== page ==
I am a people pleaser. It makes me an excellent employee, friend, wife, and mother. I always viewed it as just part of my personality, or having a servant’s heart. I don’t think I really saw it as a problem until recently. The realization struck me in the middle of just another of the 1 year old’s temper tantrums that I will never be able to make everyone in my home happy at the same time. Never. Not with 4 little personalities so different and ever in flux, not to mention 2 adult people. What a blow to the carefully constructed formula in my head. Happy people around me = my value and importance to them. Now I had to completely revamp this algebraic truth that I could not balance, despite all my efforts.
We are each trying to balance the need for harmony with our own personal needs. It is delicate. How do you rank people and their emotional well-being in order of importance? Am I the priority? My children? My husband? And what about when my ranking doesn’t match up with theirs?
Many years ago, I went on a girls’ camping retreat with a teacher I adored. There weren’t many of us, but we spent our time canoeing, swimming in the lake, cooking our food on a camp stove, i.e. lake living. In addition to all this, every day we took time to sit down and talk out a lot of those fears, dreams, and relationships that teenage girls have. We were challenged to come up with an affirmation to address our individual fears; one that would empower us to look beyond those moments of doubt and uncertainty. I still remember mine, though most of the memories of the soul-searching that went into writing it has been purged from my memory.
“I trust myself, and believe that I am enough, even though I am aware of, and responsive to the worth of others.”
It is easy to see in this statement that I’ve been concerned about the well-being of others for a long time, and that I feel I have a vital role in responding to the needs of the people around me. Somewhere along the line, my worth got tied up in this identity; needing to please people in order to be enough.
Consequently, the inverse is also true. I find myself rationing out my approval, based on performance, or how pleasing other’s actions are to me. Primarily I do this with my children. I reserve the hug, the smile, the laugh is for when they have completed the x, y, z tasks that were asked of them. I scold and find fault, telling myself this is my job as a parent. It has been done unconsciously, with a noble purpose at the root. However, because of this, I am beginning to see the same struggle in my daughter; the struggle of needing to please in order to be enough. That was when I realized something had to change.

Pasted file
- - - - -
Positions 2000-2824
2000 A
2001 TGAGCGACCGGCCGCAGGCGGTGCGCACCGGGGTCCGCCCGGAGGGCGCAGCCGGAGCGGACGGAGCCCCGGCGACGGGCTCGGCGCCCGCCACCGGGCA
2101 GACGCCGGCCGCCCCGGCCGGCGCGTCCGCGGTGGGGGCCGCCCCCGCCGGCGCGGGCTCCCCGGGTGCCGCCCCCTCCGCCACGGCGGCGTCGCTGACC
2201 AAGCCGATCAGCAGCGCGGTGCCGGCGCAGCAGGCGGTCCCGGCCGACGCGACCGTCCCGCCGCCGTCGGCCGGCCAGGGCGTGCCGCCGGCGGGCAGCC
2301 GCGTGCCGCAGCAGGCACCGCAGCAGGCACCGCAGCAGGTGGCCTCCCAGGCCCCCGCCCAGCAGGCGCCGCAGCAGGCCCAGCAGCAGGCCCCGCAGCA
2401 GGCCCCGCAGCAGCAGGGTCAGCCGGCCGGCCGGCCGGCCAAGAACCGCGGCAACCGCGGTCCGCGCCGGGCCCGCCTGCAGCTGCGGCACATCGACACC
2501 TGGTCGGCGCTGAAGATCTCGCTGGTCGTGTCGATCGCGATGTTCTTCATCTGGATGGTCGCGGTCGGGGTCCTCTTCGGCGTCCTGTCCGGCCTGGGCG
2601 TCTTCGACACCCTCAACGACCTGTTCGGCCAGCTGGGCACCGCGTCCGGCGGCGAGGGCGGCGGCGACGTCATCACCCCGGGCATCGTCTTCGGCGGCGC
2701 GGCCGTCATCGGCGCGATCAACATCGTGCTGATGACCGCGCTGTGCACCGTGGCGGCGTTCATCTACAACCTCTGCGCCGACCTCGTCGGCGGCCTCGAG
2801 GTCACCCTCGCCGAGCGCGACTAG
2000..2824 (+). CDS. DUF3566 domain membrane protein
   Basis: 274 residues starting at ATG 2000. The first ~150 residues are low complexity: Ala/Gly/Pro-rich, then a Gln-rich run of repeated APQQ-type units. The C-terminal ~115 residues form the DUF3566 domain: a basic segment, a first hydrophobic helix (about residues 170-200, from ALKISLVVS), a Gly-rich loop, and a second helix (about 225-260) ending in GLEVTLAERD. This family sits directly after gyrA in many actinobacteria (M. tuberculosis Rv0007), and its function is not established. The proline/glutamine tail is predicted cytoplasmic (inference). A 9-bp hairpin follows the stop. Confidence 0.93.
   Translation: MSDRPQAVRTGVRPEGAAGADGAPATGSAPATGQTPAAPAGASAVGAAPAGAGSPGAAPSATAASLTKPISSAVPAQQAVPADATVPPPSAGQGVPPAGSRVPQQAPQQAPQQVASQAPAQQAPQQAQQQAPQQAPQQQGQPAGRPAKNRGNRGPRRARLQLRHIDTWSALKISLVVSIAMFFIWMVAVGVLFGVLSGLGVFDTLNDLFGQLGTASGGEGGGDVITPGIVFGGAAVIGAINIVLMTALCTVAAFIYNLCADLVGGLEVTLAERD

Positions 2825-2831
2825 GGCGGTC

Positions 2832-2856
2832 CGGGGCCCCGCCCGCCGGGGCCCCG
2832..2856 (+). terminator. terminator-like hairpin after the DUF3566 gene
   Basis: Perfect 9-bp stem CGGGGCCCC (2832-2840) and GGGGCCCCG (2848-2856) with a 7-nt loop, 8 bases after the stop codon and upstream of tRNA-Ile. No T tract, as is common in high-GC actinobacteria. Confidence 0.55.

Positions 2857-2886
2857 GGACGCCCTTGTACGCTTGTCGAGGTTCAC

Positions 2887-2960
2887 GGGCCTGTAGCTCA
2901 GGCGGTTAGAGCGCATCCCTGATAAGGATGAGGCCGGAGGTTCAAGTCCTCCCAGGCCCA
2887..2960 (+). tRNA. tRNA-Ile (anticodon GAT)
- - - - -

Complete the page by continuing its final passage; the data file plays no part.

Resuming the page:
A Family Shaped by Grace
Thankfully, this book showed up on my doorstep at just the right time. Gary Morland’s new book, A Family Shaped by Grace has been just the medicine for my heart.
His whole message is about improving those relationships with the people who are closest to you. He describes nearly every relationship I have in the first part of the book, where he is discussing the “rocky river” relationships. There were moments that I could not keep reading because I could see myself in every word. But as soon as I picked it back up, the very next line would encourage me to see myself in the good parts too. His encouraging tone helped me to picture the future relationships that I want for my family, and gave me the tools to make that happen. I felt like I was sitting down with a beloved teacher, who was coaching me through the fears and uncertainty, just as we did many years ago on the lake.
This book has restored my hope that by living with intention, and by giving my family the grace we all crave, we can shape our family to “be an encouraging place to launch, and a soft place to land.”
Relationships are hard, especially with the people who most often see our ugly sides. We tend to let the people closest to us bear the brunt of our tired, off-hand words that are often thoughtless and hurtful. Years of habits and routine become all we have ever known. This book challenges me to take a close look at the only person I can truly change (myself) and how little drops of grace over time become waves that ripple outward.
If you have that challenging relationship in your family tree (and really, who doesn’t?) I implore you to get your hands on this book. It is a game-changer.